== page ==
I’ve been using Google Apps for years. I’m a huge fan of it; I use Google Docs every day, and I’ve recently gone all in and made Google Drive my “master repository.” My whole digital life is in there.
I’ve always been relaxed about backups. I like to think that Google’s sysadmins are pretty good at keeping my data safe and secure and that entrusting them with my data is a good call. (Call me naïve if you like!)
But two things happened to me recently to make me rethink this, and I went looking for solutions.
The first thing was on Twitter I happened to see some random person tweet about how someone had hacked into their Google Drive and deleted everything.
This raised some alarm bells. Whereas I’d been relaxed about Google’s sysadmins not losing data, intentional hackery hadn’t been at the top of my radar. It suddenly was.
The second thing was a client of mine mentioned that they’d been asked to use Google Docs on a new project by a client of theirs. The project had hit a few problems because an overzealous user kept accidentally deleting the master copy of their shared documents from Google Drive.
(This was understandable — it was a user that liked to be tidy and hence when a piece of work had been done, they’d delete it from their computer because they didn’t need it. They didn’t realize everyone else’s copy would also disappear.)
So there we go — it doesn’t matter how lucky and/or talented Google’s sysadmins are, there’s enough risk there to warrant backing up the cloud.
But how do you back up a cloud?
Before we get to “how,” there’s another problem with Google Docs, and it’s a little confusing…
Google Drive acts as a backing store for Google Docs. If you put real files in there (such as Office documents, pictures, etc), it behaves just like a remote disk. You can even get a little, free utility from Google that syncs the drive down to any computers you like.
However, if you use Google Docs directly within Google Drive (e.g. you click on the "Create" button and say "Document," "Spreadsheet", "Presentation", etc.), those documents never get synced locally. I'll call these documents "proper Google Docs documents" as we go.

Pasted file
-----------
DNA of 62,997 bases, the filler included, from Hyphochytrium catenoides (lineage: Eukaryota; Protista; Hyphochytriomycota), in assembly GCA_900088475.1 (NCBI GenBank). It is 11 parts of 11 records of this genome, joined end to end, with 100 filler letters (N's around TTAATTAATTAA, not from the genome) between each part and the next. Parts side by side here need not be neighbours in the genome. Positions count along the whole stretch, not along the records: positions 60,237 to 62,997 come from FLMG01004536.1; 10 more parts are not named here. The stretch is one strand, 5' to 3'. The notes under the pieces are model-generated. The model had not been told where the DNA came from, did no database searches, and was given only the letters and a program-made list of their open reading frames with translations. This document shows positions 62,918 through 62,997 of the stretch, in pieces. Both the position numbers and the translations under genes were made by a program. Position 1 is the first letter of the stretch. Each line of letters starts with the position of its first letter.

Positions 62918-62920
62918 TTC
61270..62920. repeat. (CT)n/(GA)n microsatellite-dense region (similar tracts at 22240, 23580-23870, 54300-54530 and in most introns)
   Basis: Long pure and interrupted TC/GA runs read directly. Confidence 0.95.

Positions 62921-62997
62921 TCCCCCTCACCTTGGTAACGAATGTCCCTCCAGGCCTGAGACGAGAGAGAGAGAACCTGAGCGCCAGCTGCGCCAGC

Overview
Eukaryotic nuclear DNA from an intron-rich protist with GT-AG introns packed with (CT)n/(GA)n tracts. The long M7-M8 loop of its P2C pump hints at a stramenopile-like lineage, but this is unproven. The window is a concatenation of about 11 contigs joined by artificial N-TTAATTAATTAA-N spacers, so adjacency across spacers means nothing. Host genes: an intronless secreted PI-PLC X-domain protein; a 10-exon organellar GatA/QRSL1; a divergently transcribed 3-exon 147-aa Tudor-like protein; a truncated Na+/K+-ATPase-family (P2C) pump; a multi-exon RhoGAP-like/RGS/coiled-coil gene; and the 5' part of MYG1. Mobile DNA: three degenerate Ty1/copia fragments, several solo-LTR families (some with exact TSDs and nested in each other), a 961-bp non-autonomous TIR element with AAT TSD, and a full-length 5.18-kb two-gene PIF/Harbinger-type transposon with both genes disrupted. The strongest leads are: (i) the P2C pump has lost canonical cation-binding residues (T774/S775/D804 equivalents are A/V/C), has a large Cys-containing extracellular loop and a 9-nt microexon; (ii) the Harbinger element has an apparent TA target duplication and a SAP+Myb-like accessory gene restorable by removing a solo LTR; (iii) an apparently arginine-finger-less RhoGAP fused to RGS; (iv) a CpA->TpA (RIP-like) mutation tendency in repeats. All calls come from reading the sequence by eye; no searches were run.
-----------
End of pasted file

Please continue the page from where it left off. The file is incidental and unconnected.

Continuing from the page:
If it wasn’t for these proper Google Docs documents, you could use the sync utility, copy everything down to a local disk and then use any cloud-based or non-cloud-based backup solution that you care to mention to keep a safe copy.
What actually happens is that when the Google Drive sync utility comes across a property Google Docs document, what comes down to your local machine is just a small 185 byte file that contains the address of the document on Google’s system. The actual document never leaves Google systems. Ergo, if you delete or damage that document, it's the master document that's at risk.
What's needed is a special, explicit mechanism that copies the actual document out of Google's system and stores them locally. And that means you need to look further than the Google Drive sync utility.
What I’ve been running for a couple of months is a cloud-service called Backupify.
This is a “cloud-to-cloud” backup service specifically designed to work with Google Apps. It’s available from the Google Apps Marketplace. What it does is grab everything out of Google Drive and copies it over to their own servers, including the content within proper Google Docs documents.
The most important reason to use Backupify is to get around the problem that Google Docs documents aren’t real documents. What Backupify will do is export any Google Docs document to the Microsoft Office equivalent.
For example, a Google Docs word processor document will be stored in Backupify’s vault as a .docx file. Similarly, spreadsheets are stores as .xlsx files, presentations as .pptx, and so on. This solves the problem of keeping the actual data safe as now the contents of the Google Docs-specific files are being copied out.
As well as backing up Google Drive files, Backupify grabs emails, contacts, calendar, and Google Sites items.
When you set up Backupify, you link it to your Google Apps account and then specify the users that you want to backup. You can get it to automatically detect new users and automatically include them in any backups, which makes management much easier.
The cost of the service is $3 per user per month for the cheapest plan, or you can spend $4 per user per month and get more frequent backups and increased retention. The $4 a month service also includes a "deleted documents view." The $4 would seem like the basic level to me.
(There is also a $900 per domain per month level that will grab everything.)
When the backup has run, you can go into your backup vault and pull out the real versions of the document. As is typical of products like this, you can also go back and grab hold of previous versions on an ad hoc basis, or you can restore sets of items back.
Now that I’ve been using Backupify, I can’t really believe I’d been using Google Apps for so long without that sort of protection.
The only struggle I had with it is a mindset problem in that — because I'm old school — backing up from the cloud to the cloud seems slightly uncomfortable. Both services are physically out of reach. It's not like a local backup on a USB drive or tape that I can hold and check.
I guess that's just something we have to get used to. It's just a different paradigm.
A final thought, though: just because stuff is in the cloud doesn’t mean we don’t need backups.
What do you think? Post a comment, or talk to me on Twitter: @mbrit.
Image credit: Wikimedia